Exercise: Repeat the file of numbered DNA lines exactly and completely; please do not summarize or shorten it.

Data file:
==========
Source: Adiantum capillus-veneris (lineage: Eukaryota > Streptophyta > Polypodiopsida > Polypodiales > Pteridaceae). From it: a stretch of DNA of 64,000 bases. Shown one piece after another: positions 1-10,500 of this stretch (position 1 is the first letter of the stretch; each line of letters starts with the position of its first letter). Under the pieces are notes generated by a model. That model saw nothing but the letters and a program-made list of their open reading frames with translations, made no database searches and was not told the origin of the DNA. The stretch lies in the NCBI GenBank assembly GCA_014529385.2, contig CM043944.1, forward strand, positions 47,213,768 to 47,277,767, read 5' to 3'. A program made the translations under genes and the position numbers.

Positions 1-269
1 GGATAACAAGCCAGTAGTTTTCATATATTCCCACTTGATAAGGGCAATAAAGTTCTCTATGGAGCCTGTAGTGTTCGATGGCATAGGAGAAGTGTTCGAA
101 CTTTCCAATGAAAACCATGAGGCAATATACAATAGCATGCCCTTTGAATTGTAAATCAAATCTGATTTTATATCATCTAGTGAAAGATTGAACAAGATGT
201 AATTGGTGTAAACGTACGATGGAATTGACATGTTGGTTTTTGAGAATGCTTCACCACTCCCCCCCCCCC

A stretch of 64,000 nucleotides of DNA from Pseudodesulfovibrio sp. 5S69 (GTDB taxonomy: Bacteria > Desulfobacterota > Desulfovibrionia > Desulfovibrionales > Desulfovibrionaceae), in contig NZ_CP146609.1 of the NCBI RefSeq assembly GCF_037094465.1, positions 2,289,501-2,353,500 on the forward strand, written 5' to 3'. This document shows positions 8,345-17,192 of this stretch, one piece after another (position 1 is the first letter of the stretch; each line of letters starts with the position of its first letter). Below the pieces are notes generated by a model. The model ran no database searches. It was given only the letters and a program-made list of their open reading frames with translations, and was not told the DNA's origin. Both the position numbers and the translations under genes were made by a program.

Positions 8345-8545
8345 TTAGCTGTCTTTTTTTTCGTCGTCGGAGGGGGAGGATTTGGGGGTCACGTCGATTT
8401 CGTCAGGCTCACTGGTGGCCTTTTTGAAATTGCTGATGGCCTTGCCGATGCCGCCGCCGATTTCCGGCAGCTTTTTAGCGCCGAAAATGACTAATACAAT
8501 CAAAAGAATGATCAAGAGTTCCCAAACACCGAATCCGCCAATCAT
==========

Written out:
Source: Adiantum capillus-veneris (lineage: Eukaryota > Streptophyta > Polypodiopsida > Polypodiales > Pteridaceae). From it: a stretch of DNA of 64,000 bases. Shown one piece after another: positions 1-10,500 of this stretch (position 1 is the first letter of the stretch; each line of letters starts with the position of its first letter). Under the pieces are notes generated by a model. That model saw nothing but the letters and a program-made list of their open reading frames with translations, made no database searches and was not told the origin of the DNA. The stretch lies in the NCBI GenBank assembly GCA_014529385.2, contig CM043944.1, forward strand, positions 47,213,768 to 47,277,767, read 5' to 3'. A program made the translations under genes and the position numbers.

Positions 1-269
1 GGATAACAAGCCAGTAGTTTTCATATATTCCCACTTGATAAGGGCAATAAAGTTCTCTATGGAGCCTGTAGTGTTCGATGGCATAGGAGAAGTGTTCGAA
101 CTTTCCAATGAAAACCATGAGGCAATATACAATAGCATGCCCTTTGAATTGTAAATCAAATCTGATTTTATATCATCTAGTGAAAGATTGAACAAGATGT
201 AATTGGTGTAAACGTACGATGGAATTGACATGTTGGTTTTTGAGAATGCTTCACCACTCCCCCCCCCCC

A stretch of 64,000 nucleotides of DNA from Pseudodesulfovibrio sp. 5S69 (GTDB taxonomy: Bacteria > Desulfobacterota > Desulfovibrionia > Desulfovibrionales > Desulfovibrionaceae), in contig NZ_CP146609.1 of the NCBI RefSeq assembly GCF_037094465.1, positions 2,289,501-2,353,500 on the forward strand, written 5' to 3'. This document shows positions 8,345-17,192 of this stretch, one piece after another (position 1 is the first letter of the stretch; each line of letters starts with the position of its first letter). Below the pieces are notes generated by a model. The model ran no database searches. It was given only the letters and a program-made list of their open reading frames with translations, and was not told the DNA's origin. Both the position numbers and the translations under genes were made by a program.

Positions 8345-8545
8345 TTAGCTGTCTTTTTTTTCGTCGTCGGAGGGGGAGGATTTGGGGGTCACGTCGATTT
8401 CGTCAGGCTCACTGGTGGCCTTTTTGAAATTGCTGATGGCCTTGCCGATGCCGCCGCCGATTTCCGGCAGCTTTTTAGCGCCGAAAATGACTAATACAAT
8501 CAAAAGAATGATCAAGAGTTCCCAAACACCGAATCCGCCAATCAT